From the above data we conclude that the substitution of the nitro group of 5h alters the activity either with methyl group leads to almost inactive compound 5g, 5j, while replacing it with hydrogen decreases the activity as in compounds 5f and 5i. Moreover replacing the benzocoumarine ring of 5h with methylcoumarine ring reduces the activity as in compound 5c. Moving to the oxadiazole series 7a-7h we realized that having fluorine substituted phenyl ring attached to the oxadiazole moiety leads to the most active compounds in these series either with methylcoumarine moiety attached to the oxadiazole ring 7d or with benzocoumarine ring attached to the oxadiazole ring 7h. Replacing this fluorine atom in this series with any other substituents either reduce (7b, 7c, and 7e) or kills the activity (7a, 7f and 7g). Having disubstituted thiadiazole with methylcoumarine compound gives strong active compound 9a, while replacing these two methylcoumarine rings with benzocoumarine ones leads to inactive compound 9b.

The replacement of the hydrazinyl moiety or the piperazinyl one on the pyrimidine ring in 13a and 13d by aniline in 13b or morpholine in 13c respectively resulted in reducing or killing the activity concluding that the most active compound should bear a hydrogen bond donor moiety like in 13 a, 13d.

2.3. Molecular docking

Molecular docking is a computational procedure performed on structure-based rational drug design to identify correct conformations of small molecule ligands and also to estimate the strength of the protein-ligand interaction, usually one receptor and one ligand. Docking of ligands that are bound to a receptor through non-covalent interactions is relatively conventional nowadays. The majority of docking methods development research has been focused on the effective prediction of the binding modes of non-covalent inhibitors (Kumalo et al., 2015).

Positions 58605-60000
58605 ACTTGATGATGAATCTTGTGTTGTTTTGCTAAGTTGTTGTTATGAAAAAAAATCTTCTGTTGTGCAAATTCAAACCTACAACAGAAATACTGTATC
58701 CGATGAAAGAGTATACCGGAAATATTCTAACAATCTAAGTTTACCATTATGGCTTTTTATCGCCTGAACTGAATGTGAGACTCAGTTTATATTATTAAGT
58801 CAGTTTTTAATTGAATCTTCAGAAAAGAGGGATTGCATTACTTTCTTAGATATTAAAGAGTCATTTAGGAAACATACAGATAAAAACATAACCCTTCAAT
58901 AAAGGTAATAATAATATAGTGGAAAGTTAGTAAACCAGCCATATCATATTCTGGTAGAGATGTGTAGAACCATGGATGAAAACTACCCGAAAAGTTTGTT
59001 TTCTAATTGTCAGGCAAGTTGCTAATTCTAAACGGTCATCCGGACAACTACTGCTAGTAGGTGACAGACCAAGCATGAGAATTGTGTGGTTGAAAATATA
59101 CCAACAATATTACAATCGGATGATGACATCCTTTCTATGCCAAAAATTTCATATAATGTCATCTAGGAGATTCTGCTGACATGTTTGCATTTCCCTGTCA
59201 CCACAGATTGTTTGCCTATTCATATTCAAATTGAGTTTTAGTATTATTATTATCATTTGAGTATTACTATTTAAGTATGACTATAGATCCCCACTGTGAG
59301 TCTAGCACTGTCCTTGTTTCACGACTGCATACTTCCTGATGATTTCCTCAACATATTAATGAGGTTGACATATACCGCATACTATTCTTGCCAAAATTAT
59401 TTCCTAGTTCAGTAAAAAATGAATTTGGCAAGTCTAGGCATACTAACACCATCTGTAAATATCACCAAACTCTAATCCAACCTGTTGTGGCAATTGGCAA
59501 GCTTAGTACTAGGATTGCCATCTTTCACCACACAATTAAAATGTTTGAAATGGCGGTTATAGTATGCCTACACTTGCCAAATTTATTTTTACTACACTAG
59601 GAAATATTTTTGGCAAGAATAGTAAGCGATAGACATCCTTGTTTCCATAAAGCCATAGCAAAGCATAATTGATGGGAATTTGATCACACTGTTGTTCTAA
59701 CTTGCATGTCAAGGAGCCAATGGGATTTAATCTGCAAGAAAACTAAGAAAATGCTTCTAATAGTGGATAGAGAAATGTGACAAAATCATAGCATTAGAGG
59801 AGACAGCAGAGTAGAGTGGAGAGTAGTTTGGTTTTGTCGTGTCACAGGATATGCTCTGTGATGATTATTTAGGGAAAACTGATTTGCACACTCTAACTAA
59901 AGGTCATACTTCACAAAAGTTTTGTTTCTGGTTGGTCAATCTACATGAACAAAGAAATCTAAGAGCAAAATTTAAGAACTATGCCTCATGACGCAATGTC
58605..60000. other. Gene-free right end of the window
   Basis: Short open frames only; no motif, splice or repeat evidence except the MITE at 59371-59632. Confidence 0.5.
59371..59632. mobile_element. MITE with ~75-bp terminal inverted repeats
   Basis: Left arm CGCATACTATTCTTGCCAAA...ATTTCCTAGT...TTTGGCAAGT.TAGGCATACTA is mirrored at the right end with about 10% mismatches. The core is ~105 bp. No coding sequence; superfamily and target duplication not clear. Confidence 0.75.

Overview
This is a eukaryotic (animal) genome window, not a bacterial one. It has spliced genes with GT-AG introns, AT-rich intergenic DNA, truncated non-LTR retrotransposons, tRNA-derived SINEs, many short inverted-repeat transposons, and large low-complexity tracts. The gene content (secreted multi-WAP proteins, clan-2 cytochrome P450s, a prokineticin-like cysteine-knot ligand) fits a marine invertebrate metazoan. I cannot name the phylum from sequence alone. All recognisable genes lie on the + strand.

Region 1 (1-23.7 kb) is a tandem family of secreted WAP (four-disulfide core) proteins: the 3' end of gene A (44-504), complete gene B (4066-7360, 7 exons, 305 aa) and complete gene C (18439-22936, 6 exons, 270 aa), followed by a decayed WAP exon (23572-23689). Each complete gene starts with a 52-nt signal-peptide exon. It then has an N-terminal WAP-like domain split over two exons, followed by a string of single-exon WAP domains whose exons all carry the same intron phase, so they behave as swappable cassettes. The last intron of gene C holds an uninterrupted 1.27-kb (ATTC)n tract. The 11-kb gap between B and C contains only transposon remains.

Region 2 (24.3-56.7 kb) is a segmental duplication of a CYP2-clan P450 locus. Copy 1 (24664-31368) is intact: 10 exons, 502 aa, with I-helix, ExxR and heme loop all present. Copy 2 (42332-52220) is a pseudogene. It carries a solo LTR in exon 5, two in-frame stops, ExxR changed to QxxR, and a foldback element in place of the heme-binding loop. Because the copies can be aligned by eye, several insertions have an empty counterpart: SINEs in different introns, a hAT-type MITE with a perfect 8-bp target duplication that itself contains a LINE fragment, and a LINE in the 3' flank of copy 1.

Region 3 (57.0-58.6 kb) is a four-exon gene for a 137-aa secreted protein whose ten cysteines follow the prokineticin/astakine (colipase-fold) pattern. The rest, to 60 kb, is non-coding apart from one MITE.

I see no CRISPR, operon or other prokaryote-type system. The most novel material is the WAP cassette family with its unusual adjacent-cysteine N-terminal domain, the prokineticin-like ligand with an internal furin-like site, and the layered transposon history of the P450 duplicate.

CDKs have a critical role in the control of cell division so deregulation of CDKs can lead to abnormal processes and numerous human diseases, most notably cancer and tumors. Therefore, suppression of CDKs activity serves as an ideal therapeutic strategy for cancer and tumor by interrupting aberrant cell proliferation (Lu et al., 2016). A new class of drugs, termed CDK inhibitors, has been studied in preclinical and now clinical trials. These inhibitors are believed to act as an anti-cancer drug by blocking CDKs to block the uncontrolled cellular proliferation that is hallmark of cancers (Balakrishnan et al., 2016)

Docking Studies for the target compounds 5h, 9a and 13a, which showed the highest in vitro activity, were carried out using the molecular operating environment (MOE) to show their binding mode and suggest the proposed mechanism of their antiproliferative activity. Crystallographic structure of cyclin dependent kinase 2 (CDK2) was obtained from the protein data bank (code, 1KE9.pdb) (Bramson et al., 2001) with the help of Pharm Mapper software (Liu et al., 2010). Upon inspection of the protein embedded ligand interaction for the protein molecule 1KE9, it was found that the embedded ligand occupied the ATP-binding site of CDK2 with the formation of two hydrogen bonds, one with the backbone NH of Leu-83 and the other with the backbone carbonyl of Glu-81 as shown in (Fig. 3).

Fig. 3
Binding mode of the embedded ligand within 1KE9 active site.

When examining the interaction between the protein and our target compounds, it was found that the target compounds occupied the same pocket of the active site of the protein and formed one hydrogen bond with backbone NH of Leu-83 as shown in (Fig. 4, Fig. 5, Fig. 6). These interactions assume the importance of Leu-83 residue for the activity. Also it was observed that compound 5h showed an additional binding to Lys-89 through arene cation interaction, but this interaction does not seem to have any relation to activity.

Fig. 4